Thursday, January 20, 2022

no banffing

In 2016, I went to Canada for the triennial Banff International String Quartet Competition. I had a fabulous time: "Bayreuth for string quartet lovers," which was a line in the brochure, was not off the mark. I'd thought this would be a one-off, but other 2019 plans having proved unfeasible, I went again that year as a consolation prize to myself, and again had a great time.

When the pandemic arrived, I figured that it'd be over by the time the competition rolled around again in 2022, and I might consider a third visit. Now the brochure for this year's festival has arrived, with the usual tempting priority features for returnees, but I'm not going to go.

Two reasons. First, the isolation of the past two years has been hard on my physical health, and I don't think I'm still up to a schedule of two or three two-hour string quartet concerts a day for a week.

Second, despite past hopes, the pandemic is still on, and not only does this increase risk, the complications attendant on that are enormous. What if the program is cancelled, what do I do with my plane reservation? Canada requires not just vaccination but testing before, during, and after your arrival. Where do I get all these tests? What if I test positive? The only way to avoid risking being quarantined and missing the program is to arrive two weeks early. Not doing that, and not wishing to spend a quarantine stuck in a hotel room in a strange city. Info on the site reveals that their fabulous buffet restaurant, whose food is as great an appeal as the music is - really! - is closed, and that take-out meals will be available from the bistro, whose offerings I never found much to my taste on past visits. That also puts paid to the group meal conversations with other attendees, so enormous a part of the experience.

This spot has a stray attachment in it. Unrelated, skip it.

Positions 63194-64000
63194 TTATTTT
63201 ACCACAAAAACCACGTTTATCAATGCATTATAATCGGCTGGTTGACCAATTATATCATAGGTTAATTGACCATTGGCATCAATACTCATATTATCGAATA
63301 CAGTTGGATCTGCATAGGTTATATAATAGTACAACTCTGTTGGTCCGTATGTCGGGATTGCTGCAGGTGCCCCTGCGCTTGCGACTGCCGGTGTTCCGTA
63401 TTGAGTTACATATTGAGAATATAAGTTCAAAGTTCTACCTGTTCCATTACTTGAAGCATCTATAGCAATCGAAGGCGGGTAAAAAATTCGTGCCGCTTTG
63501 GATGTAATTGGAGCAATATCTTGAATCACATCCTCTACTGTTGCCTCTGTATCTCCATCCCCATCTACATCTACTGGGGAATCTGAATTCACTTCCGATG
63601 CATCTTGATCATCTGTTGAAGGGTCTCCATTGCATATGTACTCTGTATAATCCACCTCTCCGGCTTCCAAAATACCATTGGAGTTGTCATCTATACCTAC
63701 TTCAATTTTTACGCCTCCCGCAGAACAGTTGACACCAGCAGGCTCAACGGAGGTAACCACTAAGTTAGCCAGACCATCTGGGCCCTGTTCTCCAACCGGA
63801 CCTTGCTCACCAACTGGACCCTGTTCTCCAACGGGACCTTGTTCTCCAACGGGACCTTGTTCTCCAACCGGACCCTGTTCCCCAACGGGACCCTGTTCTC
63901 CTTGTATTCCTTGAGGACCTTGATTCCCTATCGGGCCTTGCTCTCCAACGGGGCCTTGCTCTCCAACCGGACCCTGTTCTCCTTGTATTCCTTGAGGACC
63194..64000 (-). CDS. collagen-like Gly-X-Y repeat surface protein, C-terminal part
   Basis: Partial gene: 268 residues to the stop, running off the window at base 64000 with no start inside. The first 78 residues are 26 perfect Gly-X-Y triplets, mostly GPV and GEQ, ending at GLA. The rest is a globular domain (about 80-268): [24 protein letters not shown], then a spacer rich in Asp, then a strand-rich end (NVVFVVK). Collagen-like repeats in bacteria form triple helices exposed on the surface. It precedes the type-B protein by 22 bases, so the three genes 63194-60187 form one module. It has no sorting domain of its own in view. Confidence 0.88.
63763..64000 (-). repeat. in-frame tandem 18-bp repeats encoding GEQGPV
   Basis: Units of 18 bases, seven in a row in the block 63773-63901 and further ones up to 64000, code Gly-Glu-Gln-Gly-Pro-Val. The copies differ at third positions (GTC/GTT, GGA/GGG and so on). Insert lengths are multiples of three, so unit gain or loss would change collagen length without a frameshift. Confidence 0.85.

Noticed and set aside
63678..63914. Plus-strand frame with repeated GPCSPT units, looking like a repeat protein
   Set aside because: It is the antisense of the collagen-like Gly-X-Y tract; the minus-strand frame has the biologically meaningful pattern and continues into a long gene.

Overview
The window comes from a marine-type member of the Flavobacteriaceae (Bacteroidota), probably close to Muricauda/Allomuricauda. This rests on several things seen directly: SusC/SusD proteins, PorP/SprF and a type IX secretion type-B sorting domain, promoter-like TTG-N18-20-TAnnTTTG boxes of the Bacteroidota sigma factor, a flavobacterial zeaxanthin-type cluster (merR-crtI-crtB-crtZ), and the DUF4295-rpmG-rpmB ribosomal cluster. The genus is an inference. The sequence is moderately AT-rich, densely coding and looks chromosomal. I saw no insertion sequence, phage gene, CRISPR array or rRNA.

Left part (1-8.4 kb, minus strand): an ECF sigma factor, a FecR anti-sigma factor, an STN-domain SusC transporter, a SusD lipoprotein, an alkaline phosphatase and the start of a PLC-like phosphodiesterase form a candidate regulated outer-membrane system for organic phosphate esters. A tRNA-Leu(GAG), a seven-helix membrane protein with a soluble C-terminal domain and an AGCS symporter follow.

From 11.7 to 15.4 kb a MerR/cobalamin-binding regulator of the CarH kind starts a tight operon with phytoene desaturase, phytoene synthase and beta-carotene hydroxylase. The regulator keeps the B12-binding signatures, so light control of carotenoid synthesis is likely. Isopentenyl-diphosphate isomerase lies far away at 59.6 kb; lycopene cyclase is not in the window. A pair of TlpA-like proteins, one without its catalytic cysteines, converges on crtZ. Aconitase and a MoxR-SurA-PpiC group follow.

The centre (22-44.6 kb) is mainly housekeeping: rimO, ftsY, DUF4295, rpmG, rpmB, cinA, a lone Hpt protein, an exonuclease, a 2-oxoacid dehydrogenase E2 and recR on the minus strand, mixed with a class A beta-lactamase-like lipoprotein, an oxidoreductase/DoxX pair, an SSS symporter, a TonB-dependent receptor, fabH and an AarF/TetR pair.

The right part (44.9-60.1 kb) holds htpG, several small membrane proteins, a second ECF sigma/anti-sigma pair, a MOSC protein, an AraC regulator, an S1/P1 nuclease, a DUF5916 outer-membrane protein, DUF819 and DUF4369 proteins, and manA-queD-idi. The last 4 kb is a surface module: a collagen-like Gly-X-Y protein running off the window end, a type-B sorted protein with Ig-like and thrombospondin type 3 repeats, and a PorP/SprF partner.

So, no. I think they livestream their concerts - at least they're available afterwards - and I may watch those, though you don't get anywhere near as clear or vivid an experience of the individuality of the performing groups that way as you do in person. What does interest me is the change made in the repertoire. In past years, participating groups have been instructed to choose one Haydn quartet, one Romantic-era quartet, and one 20th-century quartet. Usually for the last they pick Bartok, and we've had vast waves of Bartok in the previous two festivals, despite the fact that the winning quartet at the festival before that had played Shostakovich, which you'd think might be a clue. Superbly-played Bartok, most of the time, mind you, but maybe somebody decided enough was enough, because this year the 20th-century quartet has been replaced by a 21st-century quartet. It'll be really interesting to see what they play and what it's like. If they want to play Bartok they'll have to fit it into the free-choice round. Each group is allotted 35 minutes for this round, which is enough time to play any Bartok quartet of your choice.

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